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Sunday, April 01, 2007

Books Read in March

Well, this was a piss-poor showing. I guess I need an excuse factory for all the books I failed to read!

Excuse of the Month:

1. Pneumonia - delirious and uncomprehending for ~2 weeks; and
2. Gardening - the weather is beautiful and I have to get all the weeds gone before the annual fire inspections.

Books of the Month:
  • A Heartbreaking Work of Staggering Genius - Dave Eggers

    Borrowed? Yes. I blame Smokey.

    This book got rave reviews from many well-respected authors and reviewers. Mr. Eggers, when it comes time for you to review my work, I hope you'll develop the same convenient amnesia that appears to be plaguing the entire current administration. This book is very clever.

    Recommended? For readers who enjoy cleverness.
    Reread? No. I prefer books that either move me or teach me.

  • The China Study - Thomas M. Campbell and Colin T. Campbell

    Borrowed? Yes. Thanks, Jay.

    This book has changed my life. The Campbells have put together an excellent and much-needed epic on nutrition and human disease. The epidemic of diseases that faces the 21st century human is very different from the previous century. Our worries center around obesity, diabetes, atherosclerosis, heart diseases, cancer. Diseases of affluence and longer lifespans. Except, according to Dr. Campbell, it ain't necessarily so. Why are the wealthiest not the healthiest? Don't we have all the science, the research, the necessary tools? Let Dr. Campbell tell you why. If this book doesn't change your life, I'll eat my hat. Or you'll eat yours, or something. It'd be better for you than that hamburger, in any event.

    Recommended? Highly.
    Reread? Yes, as soon as I notice any evidence of slackment.

  • The Easy Way To Stop Smoking - Allen Carr

    Borrowed? No.

    Okay, what's with the self-helpalooza? I'll tell you what. It's time to quit smoking, once and for all. When your lungs feel like hot buttered knives are ripping through them with every breath it is time to stub out the last little stinker and say goodbye to that feeelthy habit. This is an excellent book. Really. The book can be repetitive at times, but repetition is needed when trying to get rid of an ancient and deeply ingrained - and life-destroying - habit.

    Recommended? To any smoker trying to quit. To families and friends of smokers who want to help their loved one kick the habit.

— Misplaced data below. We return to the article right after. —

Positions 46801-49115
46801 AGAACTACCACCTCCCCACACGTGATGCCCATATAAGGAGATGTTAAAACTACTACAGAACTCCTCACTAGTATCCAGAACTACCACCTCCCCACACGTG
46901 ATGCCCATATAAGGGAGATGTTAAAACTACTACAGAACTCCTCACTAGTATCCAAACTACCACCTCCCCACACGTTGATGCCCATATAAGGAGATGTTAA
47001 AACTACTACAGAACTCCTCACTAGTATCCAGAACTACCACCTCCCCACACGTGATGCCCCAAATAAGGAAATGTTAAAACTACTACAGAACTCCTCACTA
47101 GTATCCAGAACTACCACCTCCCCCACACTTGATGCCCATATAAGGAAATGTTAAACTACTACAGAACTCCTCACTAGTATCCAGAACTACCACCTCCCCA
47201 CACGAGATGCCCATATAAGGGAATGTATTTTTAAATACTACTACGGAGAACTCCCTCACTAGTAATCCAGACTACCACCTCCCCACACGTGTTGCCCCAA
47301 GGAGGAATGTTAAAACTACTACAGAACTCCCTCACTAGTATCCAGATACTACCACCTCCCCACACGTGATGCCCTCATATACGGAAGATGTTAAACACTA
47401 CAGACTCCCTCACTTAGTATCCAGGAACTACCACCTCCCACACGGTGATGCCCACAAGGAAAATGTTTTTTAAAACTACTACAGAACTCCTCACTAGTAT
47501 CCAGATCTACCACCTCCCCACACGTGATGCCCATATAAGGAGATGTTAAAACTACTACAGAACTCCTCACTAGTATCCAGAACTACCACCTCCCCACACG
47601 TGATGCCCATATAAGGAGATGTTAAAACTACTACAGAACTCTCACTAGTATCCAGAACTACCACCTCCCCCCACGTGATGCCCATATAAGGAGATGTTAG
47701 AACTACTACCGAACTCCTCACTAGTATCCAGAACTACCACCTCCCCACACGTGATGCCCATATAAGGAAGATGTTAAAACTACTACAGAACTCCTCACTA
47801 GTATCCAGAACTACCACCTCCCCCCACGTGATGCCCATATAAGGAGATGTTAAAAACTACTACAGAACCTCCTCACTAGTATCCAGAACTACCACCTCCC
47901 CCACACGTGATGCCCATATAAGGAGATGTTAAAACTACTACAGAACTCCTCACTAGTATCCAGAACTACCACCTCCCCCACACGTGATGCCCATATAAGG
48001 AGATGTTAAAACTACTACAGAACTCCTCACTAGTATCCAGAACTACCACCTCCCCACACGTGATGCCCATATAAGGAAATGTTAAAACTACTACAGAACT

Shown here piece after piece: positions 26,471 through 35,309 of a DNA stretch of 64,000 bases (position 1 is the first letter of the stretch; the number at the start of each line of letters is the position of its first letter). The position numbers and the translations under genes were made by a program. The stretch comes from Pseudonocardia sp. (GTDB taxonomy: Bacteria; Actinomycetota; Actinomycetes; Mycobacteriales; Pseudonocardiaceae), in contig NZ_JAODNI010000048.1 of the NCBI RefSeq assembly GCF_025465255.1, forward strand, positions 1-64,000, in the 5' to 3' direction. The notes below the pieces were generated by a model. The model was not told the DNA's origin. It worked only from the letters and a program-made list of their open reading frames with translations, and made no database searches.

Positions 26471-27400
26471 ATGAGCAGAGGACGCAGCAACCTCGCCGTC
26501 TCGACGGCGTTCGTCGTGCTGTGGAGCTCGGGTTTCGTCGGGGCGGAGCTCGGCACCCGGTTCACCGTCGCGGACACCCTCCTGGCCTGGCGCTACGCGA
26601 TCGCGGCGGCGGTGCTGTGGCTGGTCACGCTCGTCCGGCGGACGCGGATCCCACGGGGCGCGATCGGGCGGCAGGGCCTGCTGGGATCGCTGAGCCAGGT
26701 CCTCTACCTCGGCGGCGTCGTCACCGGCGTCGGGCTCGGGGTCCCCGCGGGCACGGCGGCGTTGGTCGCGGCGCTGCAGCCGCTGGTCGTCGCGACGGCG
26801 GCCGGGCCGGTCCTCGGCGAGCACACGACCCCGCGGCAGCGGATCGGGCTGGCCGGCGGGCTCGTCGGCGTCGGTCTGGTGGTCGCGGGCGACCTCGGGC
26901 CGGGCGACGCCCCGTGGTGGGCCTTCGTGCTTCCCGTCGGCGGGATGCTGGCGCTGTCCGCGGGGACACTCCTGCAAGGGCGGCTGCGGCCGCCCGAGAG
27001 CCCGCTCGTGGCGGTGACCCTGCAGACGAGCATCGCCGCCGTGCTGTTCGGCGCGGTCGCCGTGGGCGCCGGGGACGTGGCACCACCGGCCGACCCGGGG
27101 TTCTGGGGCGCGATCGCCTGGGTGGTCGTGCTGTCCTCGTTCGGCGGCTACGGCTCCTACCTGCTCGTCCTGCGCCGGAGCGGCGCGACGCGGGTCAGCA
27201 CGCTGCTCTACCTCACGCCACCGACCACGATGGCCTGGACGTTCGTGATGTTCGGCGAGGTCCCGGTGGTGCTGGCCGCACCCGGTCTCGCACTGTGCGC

Reread? Every time I need to.

  • You Must Set Forth At Dawn - Wole Soyinka

    Borrowed? Smoke, again!

    What a wonderful book! It's so richly evocative of Africa, written with all the love that a person feels for their country and culture. It made me wish I was in Africa, it made me want to read a million books of African history and culture and language, and music, and art, and long for all Africana. It gave me hope. Africa can be the hope of the old world and the new world and the third world. It's funny, Jonathan Raban's book about Africana is the polar opposite of this, though well-written in its own way. Professor Soyinka has played a vital part in Nigeria's history, and is a writer of great talent and skill. I am glad he is still writing.

    Recommended? Oh, yes!
    Reread? Someday. After reading all the books on African history and culture.

  • Women's Lip - TBD

    Borrowed? Gift

    An amusing little collection of feminist snark, which is going to feature on this blog sooner or later.

    Recommended? For amusement only.
    Reread? No.

  • Pronatalism: The Myth of Mom & Apple Pie - Ellen Peck, Judith Senderowitz, Eds.

    Borrowed? Nope.

    This is an excellent collection of essays about the institutionalized pronatalism that has led the global population to increase by 50% over the last 40 years. Whatever happened to the ZPG movement? Forty years ago, governments concluded that the human population of the planet had grown too large and must be managed down to zero growth. Forty years later, we are seeing a vicious wave of pronatalism nearly unprecedented in previous history. Even as people endlessly whine about the rising cost of living, the pollution of the atmosphere, the water, the very earth, the crowded conditions of our cities, the lack of opportunities for young people entering schools and the workforce, we are breeding like cockroaches, with disastrous consequences, and no one is drawing the logical conclusion.

    Recommended? Highly. For anyone interested in women's studies, feminism, social studies, population studies, ecology, sustainability, and the fate of the world.
    Reread? As soon as ever I can.

I just noticed that four out of the six books I read this month were weighty and not a quick read. So there's that in my defense. I will stop beating myself up now and post an updated booklist to be read by July 1.

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At 10:22 PM, Blogger Sandy-LA 90034 said...

Once I had asthmatic bronchitus that lasted for months. I had to use inhalers and other medication. That was just AFTER I quit smoking. I think it was a mini-miracle for me that kept me from smoking again, since I had been a very heavy smoker and, believe me, when you can't breathe and can't walk more than a few feet without having to sit down and rest, you really can't imagine thrusting smoke down into your lungs.

At 9:28 PM, Blogger ThePoliticalCat said...

No! I agree. Hot knives in the lungs, and more than a few steps causes dizziness and sweats. I've had a couple of lapses with the cigarettes, but they're minor and widely spaced, and I remain committed to quitting.


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